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Various Artists (Label Samplers) - Love Proge 2 CD (album) cover


Various Artists (Label Samplers)


Various Genres

4.02 | 3 ratings

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Eetu Pellonpaa
Special Collaborator
Honorary Collaborator
4 stars Another compillation of Love Lecords label focusing to their prog rock releases was a very pleasant double CD to get familiar with. There are several tracks from each artists, and the flow of songs are logical by their release years, band member relations and stylistic transitions.

The early days are introduced with three Blues Section tracks, opening with experimental "Shivers of Pleasure", originating from B-side of their Jimi Hendrix influenced "Hey Hey Hey" hit single. "Sun of Love" is a jazzy ballad residing on the B-side of single "Faye", which would have been interesting to be heard also, as this second single had Frank Robson on vocals, Jim Pembroke been already left to make plans of the upcoming group Wigwam, which refreshingly is not present on this presentation, focusing to other artists with lesser fame. Next two tracks are from rare fourth album released by Love Records, "Perspectives 68 - Music in Finland". The Blues Section track titled "Football" was written by their saxophonist, and it starts as joke pop song without any real lyrics. There are later some more experimental and aggressive psychedelic rock sequences, and I felt the tune was only opening and warming up, as it is faded out. The other track from this compilation is Erkki Kureniemi's "Antropoidien Tanssi" (The Dance of The Anthropoids). An excerpt of this composition can be heard on Wigwam's "Tombstone Valentine" album introducing song "Frederick and Bill". I believe as such intro this piece of work works more pleasantly, as though the vintage sounds are funny, the mathematically organized noise does not feel very comfortable listening experience in spite of its uniqueness.

Focus is turned to Tasavallan Presidentti's first single. It's B-side "Obsolete Machine" is a bit obsolete addition in my opinion, as this cut doesn't differ from the album track, being though a good song. "Time Alone with You" hasn't been re-released before this album, and the track is decent, happy and fast song resembling stylistically the tunes of their first very fine studio album. After this there are more rarities from Blues Section, as the band recorded two new tracks for a compilation album "Reunion" in 1970, both songs being instrumental from a line-up without a singer. "Lucy Jane" runs about eight minutes, and it's full of adventurous and groovy jazz rock jammings, being quite psychedelic and interesting, though it ends up irritatingly with a fade out during a solo. "For Mods Only" has a more tighter saxophone theme, and the sound structure isn't as open than in the previous track. There's also another track from this "Reunion" vinyl here, and it's in the end of the first CD: "The Dish" by group Soulset. The famous drummer Edward Vesala played on this line-up, and his ethnic influenced drumming is truly the soul of this music along with Mike Koskinen's trumpet. These qualities make the track resemble a bit of the late 1960's and early 1970's Miles Davis sounds.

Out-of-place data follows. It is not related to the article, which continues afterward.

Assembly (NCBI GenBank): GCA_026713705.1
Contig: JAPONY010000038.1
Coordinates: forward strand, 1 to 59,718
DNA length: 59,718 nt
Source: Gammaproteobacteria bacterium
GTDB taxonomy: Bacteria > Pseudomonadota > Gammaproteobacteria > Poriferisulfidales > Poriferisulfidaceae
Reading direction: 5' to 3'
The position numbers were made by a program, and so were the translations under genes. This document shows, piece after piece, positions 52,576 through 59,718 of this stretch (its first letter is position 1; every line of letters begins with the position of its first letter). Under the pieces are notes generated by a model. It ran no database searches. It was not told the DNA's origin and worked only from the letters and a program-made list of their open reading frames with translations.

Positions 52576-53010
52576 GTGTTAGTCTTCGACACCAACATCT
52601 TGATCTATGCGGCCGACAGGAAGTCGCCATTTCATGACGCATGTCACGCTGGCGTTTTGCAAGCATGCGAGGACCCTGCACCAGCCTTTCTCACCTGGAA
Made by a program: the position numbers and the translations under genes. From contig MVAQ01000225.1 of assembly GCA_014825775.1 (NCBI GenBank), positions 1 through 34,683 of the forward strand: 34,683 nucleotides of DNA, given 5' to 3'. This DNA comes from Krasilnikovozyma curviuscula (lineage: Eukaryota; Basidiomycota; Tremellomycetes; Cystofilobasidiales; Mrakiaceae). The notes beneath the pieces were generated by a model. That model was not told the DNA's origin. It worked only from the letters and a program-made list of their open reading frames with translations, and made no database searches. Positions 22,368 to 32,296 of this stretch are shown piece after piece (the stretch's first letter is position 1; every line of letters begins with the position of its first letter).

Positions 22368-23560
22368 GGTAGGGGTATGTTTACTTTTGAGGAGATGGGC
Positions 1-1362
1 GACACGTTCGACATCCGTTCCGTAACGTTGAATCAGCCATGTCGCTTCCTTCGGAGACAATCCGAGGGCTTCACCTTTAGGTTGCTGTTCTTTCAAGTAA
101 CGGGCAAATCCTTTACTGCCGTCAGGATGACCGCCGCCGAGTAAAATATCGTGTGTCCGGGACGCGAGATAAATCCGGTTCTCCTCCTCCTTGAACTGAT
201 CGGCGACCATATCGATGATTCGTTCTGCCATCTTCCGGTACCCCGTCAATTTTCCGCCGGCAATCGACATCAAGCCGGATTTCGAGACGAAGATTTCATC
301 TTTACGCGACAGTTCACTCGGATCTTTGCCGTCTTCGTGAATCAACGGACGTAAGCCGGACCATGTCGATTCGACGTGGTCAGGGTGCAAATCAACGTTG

Following song is from Swedish band Atlantic Ocean (featuring Björn J.Son Lindh & Sten Bergman). They got a single released through CBS, but they refused to release their long player album. These tapes got to Love Records office, and they released their LP "Tranquility Bay" in 1970. "Weather: Snow/Wind/Sun" is nearly twenty minutes long, and it starts with a long early Pink Floyd resembling impressionistic sequence. The composition continues as funny bluesy rock, which evolves through open and loose instrumental logics. Along with some classical piano movements, there are some Jade Warrior resembling ethnic feelings, culminating as quite promising epic track. I believe hunting down the "Tranquility Bay" album would be a worthy task. The group Tylympi Kohtalo (Ruder Fate) released only one single, and it is re-released here completely. The name of the A-side song "Popparienkeli" has grown famous, as it was adopted as for a name of a famous record shop. Musically this single wasn't very progressive or even pleasant, being more like primitive groovy rock. I think that the main focus here were the bit filthy lyrics, which were probably unconventional during the releasing time.

The second CD starts with an album track pick from the group Pepe & Paradise. "Tuuleen Kylväjä". The composition is a bit jumpy and chaotic, phasing from from faster jazz rock sequences to more calmer moments. Another glance to Tasavallan Presidentti leads to their later line-up with Eero Raittinen on vocals. Sadly the magnificent A-Side of the single "Sisältäni Portin Löysin" has been omitted, and only the B-side "Selvä Näkijä" is preserved here. This track resembles quite much their song "Confusing the Issue" from their "Milky Way Moses" album. Though it is quite fine, I think that their version of Pekka Streng's psychedelic folk song not heard here is really fabulous, much stronger and visionary than the original song.